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201909 Fresh Quarterly Issue 6 03 Stone Fruit Rootstocks Revisited
Issue SixSeptember 2019

Stone fruit rootstocks revisited

We bring you an update on our rootstock series from the December issue — now including salinity tolerance and drought sensitivity. Information provided by Dr Piet Stassen with input from Petru du Plessis and other technical advisers.

The success of any rootstock is built upon healthy trees with an extensive network of efficient feeder roots. When nursery trees lack feeder roots, have inadequate reserves, or are not properly hardened off, they may struggle to establish in the orchard. This is especially true of clonal rootstocks, trees planted in sandy and stony soils, or with poor irrigation.

Tree production is a slow process — trees must be ordered two years in advance to ensure availability of the preferred rootstock. Failure to plan ahead could mean settling for an inferior second choice.

Flordaguard is an excellent rootstock for early cultivars grown on deep, well-drained, sandy soils in areas with low chill, but it is not always well hardened off.

SAPO 778 is not suitable for low-chill regions or early cultivars. Maridon does poorly in the Little Karoo but is outstanding in the Simondium region where bacterial canker may occur.

Rootstock choice impacts the entire lifetime performance of an orchard. Growers would do well to consult a specialist technical adviser when making their selection.

Table 1 contains information on plant attributes. The parentage of a rootstock will determine characteristics such as tolerance to calcareous soils and salinity, and susceptibility to fungal infections and nematodes.

201909 Fresh Quarterly Issue 6 03 Stone Fruit Rootstocks Revisited Figure 01

The difference between early and late ripening was four to eight days. Rootstocks had little impact on the sugar content of fruit. In one trial SAPO 778 produced significantly lower sugars than other rootstocks when grown in sandy soils. Soil texture, climate and cultivar have an overriding effect on sugar content.

Soil texture plays an important role in the performance of rootstocks. Table 2 shows the soil texture preferences of stone fruit rootstocks.

201909 Fresh Quarterly Issue 6 03 Stone Fruit Rootstocks Revisited Figure 02

Table 3 provides soil and climatic preferences. Most stone fruits are sensitive to salinity. Electrical conductivity of more than 300 mS/m and sodium levels of more than 9 mg/l in irrigation water constitute very high salinity for stone fruit. Refer to the footnote below for levels that will impact production.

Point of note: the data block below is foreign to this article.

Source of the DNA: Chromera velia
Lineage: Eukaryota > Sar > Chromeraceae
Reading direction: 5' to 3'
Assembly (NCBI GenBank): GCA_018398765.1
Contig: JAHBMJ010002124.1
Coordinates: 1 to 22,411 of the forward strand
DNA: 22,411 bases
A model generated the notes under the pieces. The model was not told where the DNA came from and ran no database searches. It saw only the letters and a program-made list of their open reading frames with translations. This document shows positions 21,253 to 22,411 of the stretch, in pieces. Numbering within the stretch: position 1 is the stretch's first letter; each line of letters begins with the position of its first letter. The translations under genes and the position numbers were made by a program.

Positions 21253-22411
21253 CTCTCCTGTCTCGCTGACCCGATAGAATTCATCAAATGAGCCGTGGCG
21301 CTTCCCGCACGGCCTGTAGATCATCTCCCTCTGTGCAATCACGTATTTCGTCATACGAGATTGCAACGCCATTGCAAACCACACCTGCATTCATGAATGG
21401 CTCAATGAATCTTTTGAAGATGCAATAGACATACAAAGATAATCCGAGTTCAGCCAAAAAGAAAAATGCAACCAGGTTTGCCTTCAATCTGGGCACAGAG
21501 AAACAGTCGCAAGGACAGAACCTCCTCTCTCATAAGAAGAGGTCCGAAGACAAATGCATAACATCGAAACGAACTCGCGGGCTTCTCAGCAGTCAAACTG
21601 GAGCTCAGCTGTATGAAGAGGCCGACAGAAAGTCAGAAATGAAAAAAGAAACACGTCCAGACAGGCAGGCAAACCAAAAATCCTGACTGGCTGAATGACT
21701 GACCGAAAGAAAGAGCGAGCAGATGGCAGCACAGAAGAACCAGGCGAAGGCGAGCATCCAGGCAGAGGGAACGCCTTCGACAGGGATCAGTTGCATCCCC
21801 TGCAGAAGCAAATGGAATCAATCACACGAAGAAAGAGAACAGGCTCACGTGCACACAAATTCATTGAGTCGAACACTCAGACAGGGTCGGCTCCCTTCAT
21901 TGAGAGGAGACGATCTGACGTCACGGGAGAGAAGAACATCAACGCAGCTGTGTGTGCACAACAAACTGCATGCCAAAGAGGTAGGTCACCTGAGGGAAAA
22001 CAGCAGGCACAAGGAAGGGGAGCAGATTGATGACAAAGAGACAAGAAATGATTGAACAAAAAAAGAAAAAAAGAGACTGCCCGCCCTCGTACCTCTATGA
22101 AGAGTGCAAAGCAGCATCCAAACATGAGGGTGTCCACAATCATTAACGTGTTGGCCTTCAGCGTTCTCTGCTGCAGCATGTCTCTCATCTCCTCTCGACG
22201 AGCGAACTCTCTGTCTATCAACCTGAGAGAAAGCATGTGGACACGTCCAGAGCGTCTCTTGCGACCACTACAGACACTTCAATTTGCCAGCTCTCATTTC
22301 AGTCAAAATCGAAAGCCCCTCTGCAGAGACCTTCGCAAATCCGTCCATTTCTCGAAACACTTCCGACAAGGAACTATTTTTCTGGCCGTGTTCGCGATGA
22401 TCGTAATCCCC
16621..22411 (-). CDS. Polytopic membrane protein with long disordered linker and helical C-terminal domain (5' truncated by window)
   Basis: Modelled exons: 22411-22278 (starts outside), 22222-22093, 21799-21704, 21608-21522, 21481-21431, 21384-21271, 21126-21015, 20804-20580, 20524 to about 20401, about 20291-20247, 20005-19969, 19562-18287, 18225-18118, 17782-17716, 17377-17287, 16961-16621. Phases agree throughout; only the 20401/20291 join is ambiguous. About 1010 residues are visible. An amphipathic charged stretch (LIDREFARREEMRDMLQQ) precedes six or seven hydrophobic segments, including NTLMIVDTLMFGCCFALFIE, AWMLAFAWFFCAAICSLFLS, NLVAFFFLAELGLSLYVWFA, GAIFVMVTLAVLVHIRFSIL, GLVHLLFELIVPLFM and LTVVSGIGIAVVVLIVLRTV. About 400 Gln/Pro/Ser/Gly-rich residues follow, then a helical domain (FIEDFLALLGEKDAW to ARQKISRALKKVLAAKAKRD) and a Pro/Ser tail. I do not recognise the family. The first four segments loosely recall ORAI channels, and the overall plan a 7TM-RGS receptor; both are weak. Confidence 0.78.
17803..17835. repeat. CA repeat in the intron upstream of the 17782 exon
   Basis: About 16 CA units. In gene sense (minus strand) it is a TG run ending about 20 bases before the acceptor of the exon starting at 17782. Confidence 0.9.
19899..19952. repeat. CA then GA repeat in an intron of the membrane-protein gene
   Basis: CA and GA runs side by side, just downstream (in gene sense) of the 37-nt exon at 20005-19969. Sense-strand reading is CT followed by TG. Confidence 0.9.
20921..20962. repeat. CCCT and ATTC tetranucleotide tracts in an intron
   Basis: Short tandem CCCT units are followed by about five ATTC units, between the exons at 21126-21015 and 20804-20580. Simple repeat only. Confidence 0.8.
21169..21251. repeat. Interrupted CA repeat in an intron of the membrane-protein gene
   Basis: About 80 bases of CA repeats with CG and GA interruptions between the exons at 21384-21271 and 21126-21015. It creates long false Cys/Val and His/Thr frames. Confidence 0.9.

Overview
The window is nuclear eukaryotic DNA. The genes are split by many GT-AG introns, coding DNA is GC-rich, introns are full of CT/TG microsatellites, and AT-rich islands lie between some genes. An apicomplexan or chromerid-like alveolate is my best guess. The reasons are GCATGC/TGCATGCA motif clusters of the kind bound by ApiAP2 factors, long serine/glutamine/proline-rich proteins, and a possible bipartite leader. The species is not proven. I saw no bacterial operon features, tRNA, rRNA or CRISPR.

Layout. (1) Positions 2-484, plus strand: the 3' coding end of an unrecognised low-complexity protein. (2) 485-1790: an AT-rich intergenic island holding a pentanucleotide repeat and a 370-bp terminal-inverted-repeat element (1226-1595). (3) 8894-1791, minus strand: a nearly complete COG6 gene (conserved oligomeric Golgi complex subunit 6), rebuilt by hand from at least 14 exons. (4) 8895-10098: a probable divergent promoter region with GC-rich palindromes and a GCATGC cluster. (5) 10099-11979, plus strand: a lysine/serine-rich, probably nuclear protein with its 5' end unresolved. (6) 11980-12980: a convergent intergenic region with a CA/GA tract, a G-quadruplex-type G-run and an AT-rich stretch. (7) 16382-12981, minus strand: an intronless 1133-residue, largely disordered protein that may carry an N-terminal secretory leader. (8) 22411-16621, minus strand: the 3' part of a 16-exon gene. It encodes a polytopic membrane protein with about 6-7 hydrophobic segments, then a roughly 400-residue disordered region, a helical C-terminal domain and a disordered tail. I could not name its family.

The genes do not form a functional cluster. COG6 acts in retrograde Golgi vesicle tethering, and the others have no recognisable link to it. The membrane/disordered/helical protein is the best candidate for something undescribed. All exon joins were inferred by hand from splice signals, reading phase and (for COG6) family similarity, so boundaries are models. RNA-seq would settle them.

201909 Fresh Quarterly Issue 6 03 Stone Fruit Rootstocks Revisited Figure 03

Rootstocks with plum parentage can tolerate higher salinity than those with peach parentage. Peach-almond hybrids have intermediate tolerance. All available stone fruit rootstocks are sensitive to wet conditions.

Even short-term waterlogging will cause dieback in Flordaguard, Garnem and GF 677 from infections and root rots. Kakamas seedling will also be affected but is less prone to dieback. Marianna and Maridon are more tolerant during winter but sensitive in the initial growing period.

Table 4 summarises the resistance of the different rootstocks to nematodes and diseases. Bacterial and fungal infections are more common in wet conditions and in low-lying areas where fluctuating water tables may occur during heavy rains.

201909 Fresh Quarterly Issue 6 03 Stone Fruit Rootstocks Revisited Figure 04

Nematode damage is often underestimated because the culprits are in the soil and aboveground symptoms are non-specific. Young root systems are more sensitive to high nematode numbers than established root systems.

Factors such as nematode resistance, drought tolerance and chill requirement shouldn’t be considered in isolation. Healthy, vigorous orchards result from the sum of all these characteristics. A holistic approach is the only way to achieve maximum production per hectare.

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